A few great videos.

Stud's human voice.

I wanted to share a few videos that I really enjoyed. Via Chicagoist and 3 Quarks Daily, respectively.

This first video comes from StoryCorps (link to their videos via Vimeo below) a group that brings a recording studio to people with something to say. Studs Terkel is featured below. I met Studs once at the Printers' Row Book Fair when I was in college. I don't know if fully appreciated then what a legend I had met - maybe I don't appreciate it now.

I would love to hear Studs' thoughts on the big news of the day - the proposed Qur'an burning in Florida on 9/11. Clearly it is protected speech and no free expression should suffer the blackmail of violent threats, but it is also clearly a shallow grab at attention (which the media is only too happy to dole out). Why does the Qur'an more deserve burning than his Bible or any kind of text? Because of some superstitious fear of a mysterious "other"? Of all the things this man could do with his Saturday, does burning any book accomplish anything? Doesn't the voice of this man's mother or father ring in his head? "What do you hope to accomplish - was that really a good idea?"

The act is disgusting not because it burns a sacred text, but because it is such a bald-faced and misguided act of religious exclusionism and hate mongering. He doesn't want to destroy the book because it is a symbol of religious oppression or foolishness, he wants to burn it because he misunderstands it as a symbol of a vast covert network of Muslim extremism (or maybe just plain Islam). He calls his group the Dove World Outreach Center - an ironic name at the least. It is a destructive act and only a very small set of destructive acts have positive effects - listening to this man speak about his idea, I don't think he can pick out the right acts from the wrong ones.

Maybe instead of paying attention to it we should just all listen to Studs.

The Human Voice from StoryCorps on Vimeo.

Our subjection of beauty as a method to select the right theory describing the physical law.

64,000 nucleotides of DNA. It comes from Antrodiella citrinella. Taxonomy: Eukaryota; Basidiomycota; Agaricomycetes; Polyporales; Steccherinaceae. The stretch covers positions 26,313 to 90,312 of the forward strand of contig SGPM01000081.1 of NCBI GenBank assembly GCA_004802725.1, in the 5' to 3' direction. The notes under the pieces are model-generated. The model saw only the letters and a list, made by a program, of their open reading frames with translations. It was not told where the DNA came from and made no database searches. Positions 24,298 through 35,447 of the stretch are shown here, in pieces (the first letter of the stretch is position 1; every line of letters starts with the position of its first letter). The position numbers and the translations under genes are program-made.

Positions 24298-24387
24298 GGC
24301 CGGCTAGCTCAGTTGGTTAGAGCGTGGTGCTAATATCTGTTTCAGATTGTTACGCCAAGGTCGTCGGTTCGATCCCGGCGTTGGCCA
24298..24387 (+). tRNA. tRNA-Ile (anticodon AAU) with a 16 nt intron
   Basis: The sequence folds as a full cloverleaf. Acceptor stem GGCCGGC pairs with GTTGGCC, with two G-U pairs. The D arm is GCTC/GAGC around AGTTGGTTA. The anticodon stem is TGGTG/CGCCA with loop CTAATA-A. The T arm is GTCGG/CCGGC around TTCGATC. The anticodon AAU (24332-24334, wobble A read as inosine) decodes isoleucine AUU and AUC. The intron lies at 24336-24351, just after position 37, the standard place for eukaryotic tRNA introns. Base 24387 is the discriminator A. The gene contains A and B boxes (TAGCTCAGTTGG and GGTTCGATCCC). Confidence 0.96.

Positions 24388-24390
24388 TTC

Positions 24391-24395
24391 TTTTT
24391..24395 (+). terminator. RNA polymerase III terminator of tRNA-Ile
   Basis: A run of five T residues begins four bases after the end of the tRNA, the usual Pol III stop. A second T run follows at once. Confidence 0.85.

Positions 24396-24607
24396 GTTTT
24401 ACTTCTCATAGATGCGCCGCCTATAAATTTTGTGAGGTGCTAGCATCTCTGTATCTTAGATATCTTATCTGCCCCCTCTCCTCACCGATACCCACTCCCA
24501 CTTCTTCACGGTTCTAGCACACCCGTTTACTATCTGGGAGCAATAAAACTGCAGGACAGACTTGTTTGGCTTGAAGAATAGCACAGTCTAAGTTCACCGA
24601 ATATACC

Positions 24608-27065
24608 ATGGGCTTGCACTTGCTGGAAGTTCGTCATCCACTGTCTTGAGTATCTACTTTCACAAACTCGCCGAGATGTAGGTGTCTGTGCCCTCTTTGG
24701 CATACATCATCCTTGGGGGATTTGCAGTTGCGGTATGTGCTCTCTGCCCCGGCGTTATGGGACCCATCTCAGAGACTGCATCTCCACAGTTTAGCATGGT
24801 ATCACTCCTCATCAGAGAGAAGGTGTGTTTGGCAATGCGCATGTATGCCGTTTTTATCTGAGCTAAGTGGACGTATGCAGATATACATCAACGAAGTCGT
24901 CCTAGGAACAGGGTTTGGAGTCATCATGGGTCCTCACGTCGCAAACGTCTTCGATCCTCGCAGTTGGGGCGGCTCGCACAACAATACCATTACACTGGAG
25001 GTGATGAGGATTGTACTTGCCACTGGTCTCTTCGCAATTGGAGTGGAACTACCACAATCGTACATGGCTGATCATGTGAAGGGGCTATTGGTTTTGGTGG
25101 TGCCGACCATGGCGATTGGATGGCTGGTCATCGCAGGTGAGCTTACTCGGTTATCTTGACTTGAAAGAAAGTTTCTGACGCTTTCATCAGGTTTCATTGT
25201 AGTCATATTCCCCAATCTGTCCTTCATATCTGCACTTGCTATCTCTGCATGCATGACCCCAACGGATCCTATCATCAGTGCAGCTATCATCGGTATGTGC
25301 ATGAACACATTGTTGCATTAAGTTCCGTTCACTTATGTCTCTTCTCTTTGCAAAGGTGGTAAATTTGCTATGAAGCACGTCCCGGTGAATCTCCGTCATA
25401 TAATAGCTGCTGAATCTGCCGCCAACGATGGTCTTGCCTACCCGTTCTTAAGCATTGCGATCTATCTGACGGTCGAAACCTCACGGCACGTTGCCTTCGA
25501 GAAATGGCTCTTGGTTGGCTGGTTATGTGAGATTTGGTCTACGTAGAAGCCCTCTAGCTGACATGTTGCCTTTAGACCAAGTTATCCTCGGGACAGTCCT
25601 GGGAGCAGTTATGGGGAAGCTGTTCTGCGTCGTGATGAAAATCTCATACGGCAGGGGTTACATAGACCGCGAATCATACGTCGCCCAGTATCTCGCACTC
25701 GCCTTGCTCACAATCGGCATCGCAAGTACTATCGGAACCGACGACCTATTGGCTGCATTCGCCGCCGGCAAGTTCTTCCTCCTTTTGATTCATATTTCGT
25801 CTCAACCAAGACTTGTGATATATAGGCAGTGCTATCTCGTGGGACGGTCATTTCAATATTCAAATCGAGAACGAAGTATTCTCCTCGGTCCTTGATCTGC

I am not always a huge fan of TED videos. There are a number of great ones, but there are also many that merely give the veneer of education. Someone said that these are going to replace the university, which I find laughable as there is no room for error or useful interaction with these lectures. They are a nice place to start and offer people outside of a university setting the chance to watch some really brilliant people explain why they spend their lives doing what they do, but to really understand something you have to do more than watch a luminary describe it.

I really liked this video because it explains why we can use subjective concepts of beauty to pick out the right theory in the abstract field of particle physics. Gell-Mann stays away from explaining exactly how beautiful something needs to be in order to qualify as the "right" theory or if there are exceptions to this idea, but it is a really compelling idea about why we see beauty in the correct answer. Moreover, he stays away from explaining why something that is simple, symmetrical, universal, etc stimulates those feelings of awe or wonder, but the connection between why we see beauty in a simple mathematical expression and why we see beauty in an elegant photograph is obvious - because they explain something complicated in a disarmingly concise way. He also mentions Coulomb with whom we all became familiar yesterday.